mon 01/03/2021

Album: Passenger – Songs for the Drunk and Broken Hearted | reviews, news & interviews

Album: Passenger – Songs for the Drunk and Broken Hearted

Album: Passenger – Songs for the Drunk and Broken Hearted

Former Brighton busker lacks hidden depths

Lockdown easy listening from Mike Rosenberg

The tears of a clown is a familiar enough metaphor – a cliché, perhaps – and as an image it adorns the sleeve of the latest album by Mike Rosenberg, better known as Passenger, the platinum-selling former Brighton busker.

The tears of a clown is a familiar enough metaphor – a cliché, perhaps – and as an image it adorns the sleeve of the latest album by Mike Rosenberg, better known as Passenger, the platinum-selling former Brighton busker. Scheduled originally for release last May, Songs for the Drunk and Broken Hearted is his twelfth solo album and it was partially rewritten in lockdown, the tears for a relationship that ended just before.

New songs written in solitary replace those which no longer fit, among them “Sword from the Stone”, which in an appealing acoustic version launched Passenger’s fireside YouTube Isolation Sessions. Three songs have since been released as elegantly atmospheric videos, all late-night sad cafes and bars, and reflections on better days: the title track; “Suzanne”, the story of a middle-aged bar-fly (“who do you see when the mask comes off/with your red-wine teeth and your smoker’s cough”); and “Remember to Forget”, about a tiresome drunk. “London In the Spring”, the song which closes the album, is appealing, featuring some nice instrumental touches, a cello counterpointing the repeated guitar riff, strings and brass adding a light touch.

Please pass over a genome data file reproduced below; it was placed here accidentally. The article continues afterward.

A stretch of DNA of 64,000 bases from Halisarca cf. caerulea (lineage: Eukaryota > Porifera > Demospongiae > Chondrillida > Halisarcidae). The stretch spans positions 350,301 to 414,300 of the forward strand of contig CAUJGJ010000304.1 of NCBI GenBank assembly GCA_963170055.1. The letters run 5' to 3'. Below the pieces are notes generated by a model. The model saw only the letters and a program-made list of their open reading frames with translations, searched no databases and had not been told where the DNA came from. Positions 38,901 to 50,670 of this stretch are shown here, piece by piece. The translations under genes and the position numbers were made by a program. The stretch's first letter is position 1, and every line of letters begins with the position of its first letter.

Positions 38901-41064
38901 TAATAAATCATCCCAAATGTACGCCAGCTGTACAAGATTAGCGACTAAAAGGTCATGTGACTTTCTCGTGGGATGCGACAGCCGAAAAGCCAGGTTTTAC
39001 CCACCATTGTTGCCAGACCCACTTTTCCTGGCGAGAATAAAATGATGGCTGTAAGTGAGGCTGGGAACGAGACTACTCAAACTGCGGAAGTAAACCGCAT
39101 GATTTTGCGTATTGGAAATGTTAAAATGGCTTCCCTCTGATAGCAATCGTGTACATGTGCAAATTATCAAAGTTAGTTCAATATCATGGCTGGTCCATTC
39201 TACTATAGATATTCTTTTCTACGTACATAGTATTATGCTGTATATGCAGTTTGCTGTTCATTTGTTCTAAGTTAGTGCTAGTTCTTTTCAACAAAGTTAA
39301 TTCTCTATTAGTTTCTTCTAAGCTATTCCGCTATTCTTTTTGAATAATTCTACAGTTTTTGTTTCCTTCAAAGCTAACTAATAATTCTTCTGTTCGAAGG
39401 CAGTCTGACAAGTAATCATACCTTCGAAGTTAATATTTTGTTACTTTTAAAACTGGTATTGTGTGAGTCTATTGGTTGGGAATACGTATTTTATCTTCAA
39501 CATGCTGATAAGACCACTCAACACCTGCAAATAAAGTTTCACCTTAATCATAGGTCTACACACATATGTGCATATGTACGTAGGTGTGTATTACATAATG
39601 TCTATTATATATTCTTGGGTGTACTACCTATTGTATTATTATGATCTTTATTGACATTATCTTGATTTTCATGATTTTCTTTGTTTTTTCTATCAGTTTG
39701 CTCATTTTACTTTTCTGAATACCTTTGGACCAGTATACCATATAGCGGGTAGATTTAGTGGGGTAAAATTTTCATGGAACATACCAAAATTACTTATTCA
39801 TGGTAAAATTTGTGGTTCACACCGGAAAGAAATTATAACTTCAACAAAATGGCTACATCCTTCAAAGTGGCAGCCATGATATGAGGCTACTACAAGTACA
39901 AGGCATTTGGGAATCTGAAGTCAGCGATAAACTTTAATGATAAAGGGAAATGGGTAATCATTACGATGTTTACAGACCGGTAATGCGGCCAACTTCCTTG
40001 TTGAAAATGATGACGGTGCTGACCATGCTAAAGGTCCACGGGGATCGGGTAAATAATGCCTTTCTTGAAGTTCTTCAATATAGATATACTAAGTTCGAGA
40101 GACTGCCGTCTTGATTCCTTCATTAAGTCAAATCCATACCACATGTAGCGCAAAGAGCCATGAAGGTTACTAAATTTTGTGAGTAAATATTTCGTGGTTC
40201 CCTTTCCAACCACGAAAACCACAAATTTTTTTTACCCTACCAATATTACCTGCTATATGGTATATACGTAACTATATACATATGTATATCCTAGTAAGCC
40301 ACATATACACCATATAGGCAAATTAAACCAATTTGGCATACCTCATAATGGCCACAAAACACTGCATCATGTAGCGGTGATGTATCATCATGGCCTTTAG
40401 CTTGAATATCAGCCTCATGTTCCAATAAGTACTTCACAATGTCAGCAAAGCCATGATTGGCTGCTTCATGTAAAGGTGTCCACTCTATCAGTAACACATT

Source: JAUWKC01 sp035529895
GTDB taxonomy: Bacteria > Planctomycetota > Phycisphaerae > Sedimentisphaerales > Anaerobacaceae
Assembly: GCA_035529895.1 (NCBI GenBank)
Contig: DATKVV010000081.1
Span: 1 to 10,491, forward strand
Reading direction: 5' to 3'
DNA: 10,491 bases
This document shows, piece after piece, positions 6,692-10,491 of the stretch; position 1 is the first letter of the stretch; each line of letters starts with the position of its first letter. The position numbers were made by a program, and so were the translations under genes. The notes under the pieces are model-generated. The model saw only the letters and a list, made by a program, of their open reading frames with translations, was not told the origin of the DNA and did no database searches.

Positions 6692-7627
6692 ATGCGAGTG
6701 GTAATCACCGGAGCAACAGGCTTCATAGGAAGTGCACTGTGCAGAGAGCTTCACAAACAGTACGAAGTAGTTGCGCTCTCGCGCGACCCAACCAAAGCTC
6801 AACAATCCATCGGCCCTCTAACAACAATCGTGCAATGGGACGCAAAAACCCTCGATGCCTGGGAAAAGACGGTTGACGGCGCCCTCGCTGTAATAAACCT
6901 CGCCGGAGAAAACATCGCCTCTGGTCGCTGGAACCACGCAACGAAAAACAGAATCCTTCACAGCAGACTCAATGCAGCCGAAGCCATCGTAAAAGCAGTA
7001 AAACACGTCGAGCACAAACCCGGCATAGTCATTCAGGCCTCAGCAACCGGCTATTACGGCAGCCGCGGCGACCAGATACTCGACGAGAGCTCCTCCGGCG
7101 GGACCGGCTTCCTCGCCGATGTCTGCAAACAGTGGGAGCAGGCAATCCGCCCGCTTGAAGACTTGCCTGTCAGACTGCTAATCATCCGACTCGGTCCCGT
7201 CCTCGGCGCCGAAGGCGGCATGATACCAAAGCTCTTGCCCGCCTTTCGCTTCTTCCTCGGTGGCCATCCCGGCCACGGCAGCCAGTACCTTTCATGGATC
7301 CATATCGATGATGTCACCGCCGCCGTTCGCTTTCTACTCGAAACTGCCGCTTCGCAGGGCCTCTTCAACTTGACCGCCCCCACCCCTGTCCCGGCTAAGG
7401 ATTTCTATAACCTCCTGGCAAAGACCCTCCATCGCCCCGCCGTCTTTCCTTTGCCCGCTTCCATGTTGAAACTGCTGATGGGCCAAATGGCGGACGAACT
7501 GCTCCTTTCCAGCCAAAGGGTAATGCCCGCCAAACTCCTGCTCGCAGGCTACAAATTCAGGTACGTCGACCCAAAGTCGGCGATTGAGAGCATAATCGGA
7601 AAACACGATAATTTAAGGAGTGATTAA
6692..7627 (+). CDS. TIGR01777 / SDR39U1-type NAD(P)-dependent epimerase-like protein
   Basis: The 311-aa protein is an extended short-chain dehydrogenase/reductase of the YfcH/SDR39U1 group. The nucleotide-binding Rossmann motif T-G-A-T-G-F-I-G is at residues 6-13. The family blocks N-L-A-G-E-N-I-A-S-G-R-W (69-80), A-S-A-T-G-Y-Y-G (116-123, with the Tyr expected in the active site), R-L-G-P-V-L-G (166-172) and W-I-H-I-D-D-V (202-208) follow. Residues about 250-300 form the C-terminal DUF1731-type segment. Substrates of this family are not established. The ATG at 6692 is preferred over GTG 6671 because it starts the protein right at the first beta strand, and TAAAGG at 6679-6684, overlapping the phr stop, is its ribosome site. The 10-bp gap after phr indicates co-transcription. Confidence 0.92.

Many will know Passenger only for “Let Her Go”, the Ivor Novello-winning number whose chart-topping success in 16 countries stemmed from his playing support to 60,000 a night on a world tour by Ed Sheeran, which seems strange given the intimacy of his writing and performance style. There’s more than a hint of Sheeran (another of the 21st century’s overrated talents) in the voice, but also of Ryan Adams. The electric guitar work recalls The Smiths and The Cure, both Passenger faves. His own acoustic fingerpicking is thoughtful and delicate (“The Way That I Love You”), the childhood classical guitar lessons a good investment.

Having played this album on and off for a couple of weeks, I’ve come to feel it’s not a keeper. Well-crafted and well-played, it’s yet another slice of singer-songwriter easy listening that provides pleasant enough company during our long, lonesome lockdown – but it’s not profound, and repeated listening reveals no hidden depths, lyrically or musically. And Passenger’s accent (confected or natural, I still can’t decide) grates. For some reason I keep thinking of a Bob Dylan line: “Little boy lost, he takes himself so seriously…”

Well-crafted and well-played, it’s yet another slice of singer-songwriter easy listening

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Average: 2 (1 vote)

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